Firstly, if you carry a high balance on any credit card you should pay it off as soon as possible even if you have to use some of your money from a saving account (providing you have any). Your money saved in money market accounts, savings or CDs is just sitting there earning a negligible interest while the interest rate you are currently paying on your credit card is likely to be at least 10 times higher.

Secondly, consolidate the plastic you carry in your wallet to one. Once you have brought down the balance on your credit card to almost zero, then start using your card again but make sure you pay the complete balance off every month. If you use a credit card that way, and don’t overcharge on any given month, you will pay a negligible amount in interest.

Thirdly, consumers should use cash as much as possible. Once you start this process, you will realize that you are becoming a smarter shopper. Give yourself a weekly budget for food, gas etc and take money out of your checking account. If you start doing so, and keep your credit card in your wallet, or even better at home, it will be your first step to free yourself from the addiction of borrowing. Giving the finger to your favorite banksters will be the icing on the cake of this process of taking control of your financial life.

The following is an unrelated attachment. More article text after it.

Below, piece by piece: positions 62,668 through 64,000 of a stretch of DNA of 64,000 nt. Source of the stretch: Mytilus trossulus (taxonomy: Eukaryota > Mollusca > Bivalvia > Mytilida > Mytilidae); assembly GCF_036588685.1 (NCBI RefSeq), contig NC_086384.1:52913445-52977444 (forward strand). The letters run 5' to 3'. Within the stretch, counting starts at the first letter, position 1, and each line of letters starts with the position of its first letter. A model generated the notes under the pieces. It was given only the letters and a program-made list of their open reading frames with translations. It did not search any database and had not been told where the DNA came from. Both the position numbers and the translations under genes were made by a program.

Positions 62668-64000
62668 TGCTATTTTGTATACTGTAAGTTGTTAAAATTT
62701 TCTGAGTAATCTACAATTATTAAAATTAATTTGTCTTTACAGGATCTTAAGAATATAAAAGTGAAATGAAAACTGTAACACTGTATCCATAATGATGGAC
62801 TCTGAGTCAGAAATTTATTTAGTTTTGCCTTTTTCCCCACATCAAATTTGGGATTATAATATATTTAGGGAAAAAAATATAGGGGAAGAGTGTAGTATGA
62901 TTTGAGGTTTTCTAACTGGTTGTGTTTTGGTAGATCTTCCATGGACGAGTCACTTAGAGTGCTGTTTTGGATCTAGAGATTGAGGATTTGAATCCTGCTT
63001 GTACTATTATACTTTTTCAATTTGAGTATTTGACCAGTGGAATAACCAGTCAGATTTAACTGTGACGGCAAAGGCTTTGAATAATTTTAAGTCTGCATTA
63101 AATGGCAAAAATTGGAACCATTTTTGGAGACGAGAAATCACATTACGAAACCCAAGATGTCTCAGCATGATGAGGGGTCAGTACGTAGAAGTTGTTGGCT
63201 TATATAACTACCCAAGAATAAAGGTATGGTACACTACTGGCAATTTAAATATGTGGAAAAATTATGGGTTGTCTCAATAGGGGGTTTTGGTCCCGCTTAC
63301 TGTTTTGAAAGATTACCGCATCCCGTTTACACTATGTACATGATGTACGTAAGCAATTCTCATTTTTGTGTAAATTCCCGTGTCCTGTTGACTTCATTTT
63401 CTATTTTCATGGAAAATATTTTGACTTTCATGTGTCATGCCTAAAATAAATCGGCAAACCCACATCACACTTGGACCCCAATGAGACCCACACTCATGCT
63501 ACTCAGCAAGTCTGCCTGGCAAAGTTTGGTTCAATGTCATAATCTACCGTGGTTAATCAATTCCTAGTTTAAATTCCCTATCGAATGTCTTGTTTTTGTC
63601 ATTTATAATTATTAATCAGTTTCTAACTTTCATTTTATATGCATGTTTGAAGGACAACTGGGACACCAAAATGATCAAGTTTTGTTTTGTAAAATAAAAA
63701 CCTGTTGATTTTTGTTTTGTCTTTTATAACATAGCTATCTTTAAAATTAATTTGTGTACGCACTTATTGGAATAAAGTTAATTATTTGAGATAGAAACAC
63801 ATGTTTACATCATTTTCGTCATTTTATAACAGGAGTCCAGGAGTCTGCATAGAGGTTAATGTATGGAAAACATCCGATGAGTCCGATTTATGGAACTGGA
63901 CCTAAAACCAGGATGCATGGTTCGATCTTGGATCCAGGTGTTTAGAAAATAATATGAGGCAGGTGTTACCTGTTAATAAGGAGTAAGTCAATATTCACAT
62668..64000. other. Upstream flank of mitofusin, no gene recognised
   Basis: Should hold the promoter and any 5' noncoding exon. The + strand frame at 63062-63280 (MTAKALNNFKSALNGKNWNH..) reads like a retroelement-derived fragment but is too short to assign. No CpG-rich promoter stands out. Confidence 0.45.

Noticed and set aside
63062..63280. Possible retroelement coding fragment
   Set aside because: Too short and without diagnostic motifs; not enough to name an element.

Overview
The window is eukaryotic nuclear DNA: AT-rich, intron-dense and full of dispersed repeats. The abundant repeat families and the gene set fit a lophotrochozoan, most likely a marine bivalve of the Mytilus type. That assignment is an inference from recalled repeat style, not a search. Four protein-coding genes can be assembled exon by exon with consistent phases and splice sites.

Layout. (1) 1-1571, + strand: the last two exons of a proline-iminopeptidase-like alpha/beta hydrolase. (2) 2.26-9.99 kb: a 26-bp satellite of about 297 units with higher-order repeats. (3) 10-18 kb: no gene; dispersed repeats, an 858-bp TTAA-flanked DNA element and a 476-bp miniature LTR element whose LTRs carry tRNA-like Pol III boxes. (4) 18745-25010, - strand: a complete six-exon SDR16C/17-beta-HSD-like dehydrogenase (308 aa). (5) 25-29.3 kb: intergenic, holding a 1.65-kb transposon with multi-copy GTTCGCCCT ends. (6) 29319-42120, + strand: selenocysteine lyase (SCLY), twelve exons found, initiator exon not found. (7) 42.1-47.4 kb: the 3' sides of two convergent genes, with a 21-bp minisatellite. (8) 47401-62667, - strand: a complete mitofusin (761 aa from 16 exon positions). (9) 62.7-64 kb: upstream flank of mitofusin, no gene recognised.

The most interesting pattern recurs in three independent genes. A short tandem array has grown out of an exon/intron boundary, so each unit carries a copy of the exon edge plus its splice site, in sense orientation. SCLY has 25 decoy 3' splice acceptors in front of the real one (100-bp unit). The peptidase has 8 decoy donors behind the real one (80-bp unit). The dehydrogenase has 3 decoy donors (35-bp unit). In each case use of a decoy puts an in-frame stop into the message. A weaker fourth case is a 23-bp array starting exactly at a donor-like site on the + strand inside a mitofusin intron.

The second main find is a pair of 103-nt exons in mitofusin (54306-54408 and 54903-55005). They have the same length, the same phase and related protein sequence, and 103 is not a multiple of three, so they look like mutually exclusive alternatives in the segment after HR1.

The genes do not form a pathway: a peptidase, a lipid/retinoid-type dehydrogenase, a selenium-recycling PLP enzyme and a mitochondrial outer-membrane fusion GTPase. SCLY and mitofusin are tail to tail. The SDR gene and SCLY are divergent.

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5 Responses to The Slavery Of Debt: Leave Home Without Your Amex, Visa And MasterCard

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  3. +2 Vote -1 Vote +1Beermatman
    December 24, 2010 at 6:46 am

    Very Sensible; credit cards are just so bankers can make Billions out of us!

  4. +2 Vote -1 Vote +1Bbordeau
    December 24, 2010 at 9:07 am

    You missed the major payment in the calendar…government owns me!

  5. Vote -1 Vote +1Scott
    December 30, 2010 at 2:45 pm

    “…negligible amount in interest”

    Dude, if you’re paying off the full balance each month, the interest isn’t negligible, it’s zero.